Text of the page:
Oliver Geller and Seth Isaacson
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One of the most important pieces of clothing that we have is our shoes. Shoes protect our feet from dangerous surfaces, keep feet safe from the elements, and look fashionable. However, since human feet vary so vastly in size and shape, making shoes that can conform to the feet of multiple people is a difficult challenge. The shoe industry's solution to this problem is to have thousands of plastic molds, known as lasts, for different sizes of feet. This is very expensive and takes up a lot of space. However, small shoe manufacturers are unable to acquire so many lasts. We solved this problem by creating a last that automatically adjusts to one's foot.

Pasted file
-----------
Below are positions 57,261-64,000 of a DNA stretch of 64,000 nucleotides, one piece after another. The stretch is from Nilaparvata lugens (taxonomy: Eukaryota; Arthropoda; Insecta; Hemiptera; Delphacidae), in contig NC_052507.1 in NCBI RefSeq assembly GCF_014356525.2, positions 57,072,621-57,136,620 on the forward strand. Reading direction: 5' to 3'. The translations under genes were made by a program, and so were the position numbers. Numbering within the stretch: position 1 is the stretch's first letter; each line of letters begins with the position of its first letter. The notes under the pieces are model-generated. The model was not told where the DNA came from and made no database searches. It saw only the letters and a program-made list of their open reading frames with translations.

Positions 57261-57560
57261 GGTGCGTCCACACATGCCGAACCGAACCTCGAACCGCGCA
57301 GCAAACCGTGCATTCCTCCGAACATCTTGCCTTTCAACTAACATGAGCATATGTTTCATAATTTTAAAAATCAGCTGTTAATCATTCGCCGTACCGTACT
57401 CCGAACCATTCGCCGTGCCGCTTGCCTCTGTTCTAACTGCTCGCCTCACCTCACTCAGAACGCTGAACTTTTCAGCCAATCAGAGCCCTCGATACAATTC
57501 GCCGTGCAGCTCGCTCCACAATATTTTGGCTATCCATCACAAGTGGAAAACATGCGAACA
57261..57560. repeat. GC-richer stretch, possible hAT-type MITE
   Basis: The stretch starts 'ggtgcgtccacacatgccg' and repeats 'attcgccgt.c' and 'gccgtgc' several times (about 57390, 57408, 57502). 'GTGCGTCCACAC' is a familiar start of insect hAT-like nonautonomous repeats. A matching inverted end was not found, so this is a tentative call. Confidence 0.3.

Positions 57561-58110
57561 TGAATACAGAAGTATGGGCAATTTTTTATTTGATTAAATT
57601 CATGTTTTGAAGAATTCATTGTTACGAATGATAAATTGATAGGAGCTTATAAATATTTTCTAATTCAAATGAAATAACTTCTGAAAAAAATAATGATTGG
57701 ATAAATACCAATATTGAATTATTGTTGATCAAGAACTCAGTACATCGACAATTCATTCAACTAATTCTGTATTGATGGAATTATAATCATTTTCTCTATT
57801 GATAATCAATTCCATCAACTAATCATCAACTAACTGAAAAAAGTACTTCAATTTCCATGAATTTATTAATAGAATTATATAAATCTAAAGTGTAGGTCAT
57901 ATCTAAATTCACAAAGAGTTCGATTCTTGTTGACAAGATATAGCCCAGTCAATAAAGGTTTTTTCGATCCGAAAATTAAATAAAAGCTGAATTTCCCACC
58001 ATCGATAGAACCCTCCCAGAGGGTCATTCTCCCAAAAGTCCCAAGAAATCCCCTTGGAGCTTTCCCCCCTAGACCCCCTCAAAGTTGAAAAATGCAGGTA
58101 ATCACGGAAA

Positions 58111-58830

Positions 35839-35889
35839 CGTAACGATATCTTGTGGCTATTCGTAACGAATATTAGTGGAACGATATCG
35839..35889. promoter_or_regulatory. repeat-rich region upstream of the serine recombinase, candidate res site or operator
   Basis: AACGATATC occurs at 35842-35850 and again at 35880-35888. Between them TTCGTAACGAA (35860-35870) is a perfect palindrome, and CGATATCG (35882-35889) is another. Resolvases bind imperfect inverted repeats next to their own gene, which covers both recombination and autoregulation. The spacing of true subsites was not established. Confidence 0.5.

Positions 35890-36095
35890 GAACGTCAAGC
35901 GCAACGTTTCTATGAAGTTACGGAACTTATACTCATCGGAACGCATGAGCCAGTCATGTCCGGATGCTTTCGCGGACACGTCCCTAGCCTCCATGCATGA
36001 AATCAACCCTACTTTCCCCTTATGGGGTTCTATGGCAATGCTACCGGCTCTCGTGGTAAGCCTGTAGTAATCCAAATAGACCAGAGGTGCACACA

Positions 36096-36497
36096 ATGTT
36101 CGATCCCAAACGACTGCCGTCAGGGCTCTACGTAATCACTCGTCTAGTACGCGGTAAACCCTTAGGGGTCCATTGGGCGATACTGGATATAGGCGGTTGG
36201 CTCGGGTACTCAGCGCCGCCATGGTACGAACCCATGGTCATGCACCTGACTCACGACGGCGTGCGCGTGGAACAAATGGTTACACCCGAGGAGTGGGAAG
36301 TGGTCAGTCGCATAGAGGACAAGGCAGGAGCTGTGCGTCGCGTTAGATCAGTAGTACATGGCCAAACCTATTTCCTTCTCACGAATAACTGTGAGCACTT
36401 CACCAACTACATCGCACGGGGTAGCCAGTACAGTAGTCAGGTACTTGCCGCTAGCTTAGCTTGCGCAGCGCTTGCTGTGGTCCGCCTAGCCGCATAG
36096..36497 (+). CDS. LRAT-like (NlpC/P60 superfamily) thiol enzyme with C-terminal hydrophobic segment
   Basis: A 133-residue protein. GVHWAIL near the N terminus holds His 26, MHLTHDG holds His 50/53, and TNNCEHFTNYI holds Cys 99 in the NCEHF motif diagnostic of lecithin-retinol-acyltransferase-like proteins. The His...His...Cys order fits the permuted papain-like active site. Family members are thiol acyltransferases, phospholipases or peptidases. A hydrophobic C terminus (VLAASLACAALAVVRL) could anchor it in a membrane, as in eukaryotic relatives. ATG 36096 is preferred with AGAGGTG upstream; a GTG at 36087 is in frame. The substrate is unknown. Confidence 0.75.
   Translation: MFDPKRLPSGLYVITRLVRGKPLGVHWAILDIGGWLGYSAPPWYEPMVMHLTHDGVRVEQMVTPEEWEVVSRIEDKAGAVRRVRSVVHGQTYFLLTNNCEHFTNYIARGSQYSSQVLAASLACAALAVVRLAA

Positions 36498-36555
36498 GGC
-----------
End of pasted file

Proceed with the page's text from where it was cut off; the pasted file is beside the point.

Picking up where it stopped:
Our automatically adjusting last is made up of 4  3D printed pieces - 2 moving side pieces, a moving front piece, and a stationary center piece. To individually move the sections of the last we used 3 stepper motors, with 3D printed screws and nuts to allow the turning of the motors to move each piece forward and back. Since the stepper motors require both a microcontroller board and their own drivers, all electronics, with the exception of the motors, are housed outside of the model. 

For controlling the last we used a Rhino plugin called Grasshopper which is a block-based programming software which can manipulate Rhinoceros 3dm files. This, used in conjunction with Firefly which allows Grasshopper to communicate directly with Arduino microcontrollers, allowed us to make a program that analyzes a 3d scan of somebody's foot, and used data collected from that scan to move the model to match the user's foot.  


This product will not only allow small shoe manufacturors to have one versatile last instead of thousands of staid lasts, but it will also allow people with irregular feet to have shoes custom made to order.